Between January 19th and 20th February, a total of 41 patients with laboratory confirmed COVID-19 disease hospitalized at the Fifth Medical Center of PLA General Hospital in Beijing, China, were studied. All patients were diagnosed according to World Health Organization (WHO) interim guidance and were positive for new coronavirus nucleic acid by using SARS-CoV-2 specific RT-PCR test. The patients were classified on basis of disease severity: The mild disease group were defined as with or without pneumonia who were admitted to general wards not requiring intensive care. The severe disease group were those who required critical care and met one or more of these criteria: dyspnea and respiratory rate ≥30/min, blood oxygen saturation ≤93%, PaO2/FiO2 ratio <300 mmHg, and lung infiltrates on CT scan >50% within 24–48 h, or those who exhibited respiratory failure, septic shock, and/or multiple organ dysfunction/failure. Patient demographics, clinical history, presentations, and findings were recorded. All patients had routine laboratory investigations (full blood count, liver and renal function tests, and coagulation tests).

Clinical samples

Peripheral venous blood samples were obtained on admission of the COVID-19 patients within 24 h and placed into the vacutainer tube, then centrifuged at 400×g for 5 min at 4 °C. The time of sampling relative to the onset of symptoms was recorded. Plasma samples were collected and stored at −80 °C until used. In one patient with severe disease who died, lung tissue samples were obtained post-mortem for immuno-histological analysis.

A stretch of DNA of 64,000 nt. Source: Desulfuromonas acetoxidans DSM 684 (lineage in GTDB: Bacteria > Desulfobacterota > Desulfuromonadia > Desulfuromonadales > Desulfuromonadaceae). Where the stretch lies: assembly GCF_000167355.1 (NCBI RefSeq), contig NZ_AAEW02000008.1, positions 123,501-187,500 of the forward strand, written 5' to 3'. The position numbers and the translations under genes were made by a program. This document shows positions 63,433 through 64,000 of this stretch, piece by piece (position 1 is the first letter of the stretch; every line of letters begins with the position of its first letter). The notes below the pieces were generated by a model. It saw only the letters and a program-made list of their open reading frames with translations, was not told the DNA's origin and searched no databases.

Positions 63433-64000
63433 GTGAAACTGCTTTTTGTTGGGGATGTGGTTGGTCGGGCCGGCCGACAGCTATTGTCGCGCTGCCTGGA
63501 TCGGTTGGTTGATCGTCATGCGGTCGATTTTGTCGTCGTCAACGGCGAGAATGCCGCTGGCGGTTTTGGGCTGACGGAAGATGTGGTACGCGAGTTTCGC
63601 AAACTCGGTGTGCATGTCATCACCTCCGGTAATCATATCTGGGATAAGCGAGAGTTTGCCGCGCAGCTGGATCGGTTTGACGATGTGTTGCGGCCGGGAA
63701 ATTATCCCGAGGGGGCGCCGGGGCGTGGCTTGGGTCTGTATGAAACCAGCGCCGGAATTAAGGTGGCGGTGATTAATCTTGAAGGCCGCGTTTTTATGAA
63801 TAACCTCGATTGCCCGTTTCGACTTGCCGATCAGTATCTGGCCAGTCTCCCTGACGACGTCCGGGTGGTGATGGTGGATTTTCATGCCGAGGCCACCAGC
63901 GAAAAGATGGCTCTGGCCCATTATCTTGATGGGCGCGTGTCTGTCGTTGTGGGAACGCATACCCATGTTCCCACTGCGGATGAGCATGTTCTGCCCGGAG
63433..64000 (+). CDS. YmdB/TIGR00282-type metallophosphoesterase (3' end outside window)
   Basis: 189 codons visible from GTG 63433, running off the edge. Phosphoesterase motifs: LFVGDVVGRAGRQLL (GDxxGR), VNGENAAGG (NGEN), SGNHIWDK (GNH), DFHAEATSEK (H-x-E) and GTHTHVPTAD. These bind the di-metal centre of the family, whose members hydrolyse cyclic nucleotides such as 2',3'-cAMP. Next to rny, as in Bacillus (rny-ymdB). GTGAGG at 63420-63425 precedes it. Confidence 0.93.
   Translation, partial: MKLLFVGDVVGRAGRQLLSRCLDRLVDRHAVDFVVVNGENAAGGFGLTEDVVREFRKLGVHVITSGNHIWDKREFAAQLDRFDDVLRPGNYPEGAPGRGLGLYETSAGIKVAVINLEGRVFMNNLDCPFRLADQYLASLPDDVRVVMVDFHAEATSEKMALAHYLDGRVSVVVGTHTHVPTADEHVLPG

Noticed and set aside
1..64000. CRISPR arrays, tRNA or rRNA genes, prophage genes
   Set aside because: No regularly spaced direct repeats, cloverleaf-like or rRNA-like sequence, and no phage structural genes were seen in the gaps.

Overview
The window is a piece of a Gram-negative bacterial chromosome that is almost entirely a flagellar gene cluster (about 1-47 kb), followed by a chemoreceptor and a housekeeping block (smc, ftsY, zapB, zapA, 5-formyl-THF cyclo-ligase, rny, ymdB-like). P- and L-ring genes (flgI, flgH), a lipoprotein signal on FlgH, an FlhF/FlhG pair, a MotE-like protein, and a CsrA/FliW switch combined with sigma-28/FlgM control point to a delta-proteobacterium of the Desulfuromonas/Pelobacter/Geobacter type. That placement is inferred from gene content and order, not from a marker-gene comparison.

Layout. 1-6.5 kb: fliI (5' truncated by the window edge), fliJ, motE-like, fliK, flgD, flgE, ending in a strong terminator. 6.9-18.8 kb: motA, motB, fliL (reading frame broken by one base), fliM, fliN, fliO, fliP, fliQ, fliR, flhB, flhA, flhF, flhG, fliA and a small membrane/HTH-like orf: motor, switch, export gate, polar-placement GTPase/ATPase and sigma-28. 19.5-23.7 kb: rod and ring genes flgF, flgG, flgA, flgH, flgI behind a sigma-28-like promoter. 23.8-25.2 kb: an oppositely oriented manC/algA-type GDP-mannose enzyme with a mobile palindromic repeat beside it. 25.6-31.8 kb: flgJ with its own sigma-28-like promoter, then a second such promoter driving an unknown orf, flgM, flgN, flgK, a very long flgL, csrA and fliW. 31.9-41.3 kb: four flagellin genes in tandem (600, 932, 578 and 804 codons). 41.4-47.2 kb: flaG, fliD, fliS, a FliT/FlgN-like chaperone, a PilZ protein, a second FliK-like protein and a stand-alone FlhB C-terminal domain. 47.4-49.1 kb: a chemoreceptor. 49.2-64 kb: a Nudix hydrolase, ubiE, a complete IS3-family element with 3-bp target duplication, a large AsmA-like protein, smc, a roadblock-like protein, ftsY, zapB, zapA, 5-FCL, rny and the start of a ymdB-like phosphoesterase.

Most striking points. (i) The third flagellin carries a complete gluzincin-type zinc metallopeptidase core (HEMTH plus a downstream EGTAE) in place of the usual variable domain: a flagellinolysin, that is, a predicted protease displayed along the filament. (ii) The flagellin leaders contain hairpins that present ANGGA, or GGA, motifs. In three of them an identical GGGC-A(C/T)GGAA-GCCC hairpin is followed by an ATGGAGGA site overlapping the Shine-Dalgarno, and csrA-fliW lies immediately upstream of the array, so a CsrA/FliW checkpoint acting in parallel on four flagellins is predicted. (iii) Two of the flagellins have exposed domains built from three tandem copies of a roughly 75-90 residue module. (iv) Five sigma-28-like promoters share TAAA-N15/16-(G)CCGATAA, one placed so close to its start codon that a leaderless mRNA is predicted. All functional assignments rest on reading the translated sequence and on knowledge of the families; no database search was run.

Lymphocyte counts and subsets

Absolute lymphocyte counts and subsets were determined using lymphocyte detection kit (Beijing Tongshengshidai Biotechnology Co., LTD, Beijing, China) following the manufacturer’s instructions.

Flow cytometry

Peripheral blood mononuclear cells (PBMC) were isolated from fresh venous blood using Ficoll density gradient. PBMC samples were stained with the following antibodies: CD3-APC-Cy7 (clone HIT3a), CD3-BV510 (clone OKT3), CD4-BV421 (clone OKT4), CD8-PE-Cy7 (clone SK1), CD45RA-BV510 (clone HI100), CCR7-APC (clone G043H7), CD27-FITC (clone MT271), HLA-DR-FITC (clone L243), CXCR5-BV421 (clone J252D4), PD-1-PE (clone EH12.2H7), CXCR3-BV510 (clone G025H7), CCR4-PerCP-Cy5.5 (clone L291H4), CCR6-PE (clone G034E3), CD25-APC (clone BC96), CD127-FITC (clone A019D5), Perforin-PE-Cy7 (dG9), Granzyme B-AF647 (GB11) were purchased from Biolegend (San Diego, CA); CD4-percp (clone SK3), CD38-APC (clone HIT2), Tim-3-PE (clone 7D3), GNLY-AF488 (clone RB1) were obtained from BD Biosciences (San Diego, CA). Granzyme B, Perforin and GNLY were measured de novo, without prior stimulation with PMA/ionomycin. BD Canto II instrument was used for FACS and the data was analyzed using FlowJo software V10 (Tree star Inc. Ashland, OR).